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Cuba’s annual literary event celebrates reading, and censors it too.
HAVANA, Cuba— Each February, Cuba’s International Book Fair transforms the old Spanish fortifications that overlook the Havana harbor into one of the biggest book parties in the world.
This year’s 10-day festival drew more than 450,000 people in Havana (pop 2.1 million) and will continue for several more weeks with smaller events in Cuba’s provinces. It’s an occasion with broad appeal: Cuban academics and intellectuals attend lectures and book presentations, while families and teenagers are drawn to the live music, food and party atmosphere. Most go home with a book or two.
“This is an event for the general public,” said the book fair’s director Betsy Rojo. “And people don’t only come to buy books.”
Indeed, the fair is Cuba’s largest cultural event, and as such, it brings out the best and worst elements of a one-party socialist system that celebrates reading but practices careful censorship. Just as Cuba’s achievements in public education and literacy are evident in the festival’s popularity, the titles available for sale are a reminder that this is an island where divergent narratives don’t reach the bookshelves.
As a commercial event, the book fair is also one of those rare instances in which Cuba’s state-run economy allows foreign entrepreneurs to sell merchandise directly to the Cuban people. For many ordinary Cubans, that creates a once-a-year opportunity to buy foreign magazines or titles that are otherwise unavailable in the country’s state-owned book stores.
“It’s a great place to find new books,” said retired economist Alfredo Portela.
The main venue for the book fair is the Morro Cabana Park, a sprawling 18th-century complex that was once the largest Spanish colonial fortification in the Americas. It was used as a prison by Spanish and later Cuban authorities, and it was the site of grim firing-squad executions after the Cuban Revolution. Today it’s a historical park, and its ghosts have long been exorcised by the huge crowds of Cuban families and schoolchildren streaming through its dungeon-like chambers in search of coloring books and cartoons.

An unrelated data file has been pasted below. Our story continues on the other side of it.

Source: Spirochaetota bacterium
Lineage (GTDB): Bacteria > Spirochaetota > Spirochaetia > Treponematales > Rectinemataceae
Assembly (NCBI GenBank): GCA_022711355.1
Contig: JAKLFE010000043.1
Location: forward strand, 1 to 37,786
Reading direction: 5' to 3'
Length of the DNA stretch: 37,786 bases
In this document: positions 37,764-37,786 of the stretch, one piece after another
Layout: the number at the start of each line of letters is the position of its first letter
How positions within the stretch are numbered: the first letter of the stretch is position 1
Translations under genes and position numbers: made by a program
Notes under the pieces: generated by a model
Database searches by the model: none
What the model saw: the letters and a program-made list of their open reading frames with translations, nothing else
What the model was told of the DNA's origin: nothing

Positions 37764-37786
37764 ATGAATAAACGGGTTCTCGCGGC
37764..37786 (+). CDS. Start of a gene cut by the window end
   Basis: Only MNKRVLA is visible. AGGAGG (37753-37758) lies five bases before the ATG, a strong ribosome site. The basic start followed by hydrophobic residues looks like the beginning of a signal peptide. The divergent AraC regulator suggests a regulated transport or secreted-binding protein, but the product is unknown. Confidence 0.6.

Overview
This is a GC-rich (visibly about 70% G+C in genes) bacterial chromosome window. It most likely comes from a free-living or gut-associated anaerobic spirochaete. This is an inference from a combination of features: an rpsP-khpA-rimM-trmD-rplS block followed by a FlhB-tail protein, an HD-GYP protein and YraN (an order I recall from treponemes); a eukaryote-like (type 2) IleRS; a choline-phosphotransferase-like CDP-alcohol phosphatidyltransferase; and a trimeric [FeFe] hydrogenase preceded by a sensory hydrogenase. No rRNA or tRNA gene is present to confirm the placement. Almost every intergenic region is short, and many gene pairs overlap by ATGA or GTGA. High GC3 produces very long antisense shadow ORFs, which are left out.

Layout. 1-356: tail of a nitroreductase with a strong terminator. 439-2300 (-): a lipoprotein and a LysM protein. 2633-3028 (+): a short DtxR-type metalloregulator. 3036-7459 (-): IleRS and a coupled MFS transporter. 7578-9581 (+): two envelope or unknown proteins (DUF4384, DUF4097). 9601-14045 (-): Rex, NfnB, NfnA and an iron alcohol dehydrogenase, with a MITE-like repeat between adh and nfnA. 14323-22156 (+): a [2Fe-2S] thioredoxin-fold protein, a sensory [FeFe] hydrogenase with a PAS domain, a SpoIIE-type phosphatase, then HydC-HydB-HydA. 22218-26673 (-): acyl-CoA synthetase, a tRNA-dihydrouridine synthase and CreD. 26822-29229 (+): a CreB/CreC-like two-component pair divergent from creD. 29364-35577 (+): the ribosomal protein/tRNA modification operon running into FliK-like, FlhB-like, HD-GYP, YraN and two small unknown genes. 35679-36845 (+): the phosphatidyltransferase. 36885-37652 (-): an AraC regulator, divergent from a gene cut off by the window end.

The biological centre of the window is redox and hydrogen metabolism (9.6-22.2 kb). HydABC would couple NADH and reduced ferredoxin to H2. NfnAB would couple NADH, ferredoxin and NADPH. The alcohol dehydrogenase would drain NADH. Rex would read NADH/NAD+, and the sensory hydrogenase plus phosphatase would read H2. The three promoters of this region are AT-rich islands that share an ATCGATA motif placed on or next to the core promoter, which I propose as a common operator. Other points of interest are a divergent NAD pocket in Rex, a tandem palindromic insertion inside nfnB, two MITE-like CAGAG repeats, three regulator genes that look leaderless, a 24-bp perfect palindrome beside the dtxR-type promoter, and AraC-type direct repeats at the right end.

The Cuban government’s state-run publishing houses stock the fair with hundreds of thousands of copies of books at accessible prices, though complaints are frequent about the lack of variety.
This year’s offerings included hagiographic political texts on Cuba’s revolutionary heroes with titles like "That’s Fidel," and "Evoking Che," as well as classics of world literature like "War and Peace" and "1001 Nights." Translations of American titles were also on the racks, such as Junot Diaz’s "The Brief Wondrous Life of Oscar Wao," and Gore Vidal’s "The Golden Age." But the best-selling and least expensive are children’s books, offering everything from "The Little Prince" to G.I. Joe-style comic books depicting Fidel Castro and other revolutionary guerrillas as action heroes.